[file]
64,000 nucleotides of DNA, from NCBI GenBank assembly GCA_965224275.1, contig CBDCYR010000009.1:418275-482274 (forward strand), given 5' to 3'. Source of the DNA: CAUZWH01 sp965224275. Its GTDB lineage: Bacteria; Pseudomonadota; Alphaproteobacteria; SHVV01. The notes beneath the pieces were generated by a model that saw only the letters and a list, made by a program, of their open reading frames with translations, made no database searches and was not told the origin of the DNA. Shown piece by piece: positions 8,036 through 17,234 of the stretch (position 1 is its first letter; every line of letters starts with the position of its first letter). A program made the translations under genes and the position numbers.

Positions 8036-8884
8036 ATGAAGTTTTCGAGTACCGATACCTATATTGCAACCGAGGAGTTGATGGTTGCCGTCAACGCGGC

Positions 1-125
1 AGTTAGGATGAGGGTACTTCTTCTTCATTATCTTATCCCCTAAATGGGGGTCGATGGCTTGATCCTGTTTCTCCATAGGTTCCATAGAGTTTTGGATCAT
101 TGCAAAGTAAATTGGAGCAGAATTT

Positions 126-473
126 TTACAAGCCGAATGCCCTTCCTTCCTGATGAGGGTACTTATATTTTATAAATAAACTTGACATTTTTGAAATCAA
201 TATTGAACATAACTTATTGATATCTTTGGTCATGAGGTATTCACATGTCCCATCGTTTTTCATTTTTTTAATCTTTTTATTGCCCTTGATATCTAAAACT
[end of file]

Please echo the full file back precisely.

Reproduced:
64,000 nucleotides of DNA, from NCBI GenBank assembly GCA_965224275.1, contig CBDCYR010000009.1:418275-482274 (forward strand), given 5' to 3'. Source of the DNA: CAUZWH01 sp965224275. Its GTDB lineage: Bacteria; Pseudomonadota; Alphaproteobacteria; SHVV01. The notes beneath the pieces were generated by a model that saw only the letters and a list, made by a program, of their open reading frames with translations, made no database searches and was not told the origin of the DNA. Shown piece by piece: positions 8,036 through 17,234 of the stretch (position 1 is its first letter; every line of letters starts with the position of its first letter). A program made the translations under genes and the position numbers.

Positions 8036-8884
8036 ATGAAGTTTTCGAGTACCGATACCTATATTGCAACCGAGGAGTTGATGGTTGCCGTCAACGCGGC

Positions 1-125
1 AGTTAGGATGAGGGTACTTCTTCTTCATTATCTTATCCCCTAAATGGGGGTCGATGGCTTGATCCTGTTTCTCCATAGGTTCCATAGAGTTTTGGATCAT
101 TGCAAAGTAAATTGGAGCAGAATTT

Positions 126-473
126 TTACAAGCCGAATGCCCTTCCTTCCTGATGAGGGTACTTATATTTTATAAATAAACTTGACATTTTTGAAATCAA
201 TATTGAACATAACTTATTGATATCTTTGGTCATGAGGTATTCACATGTCCCATCGTTTTTCATTTTTTTAATCTTTTTATTGCCCTTGATATCTAAAACT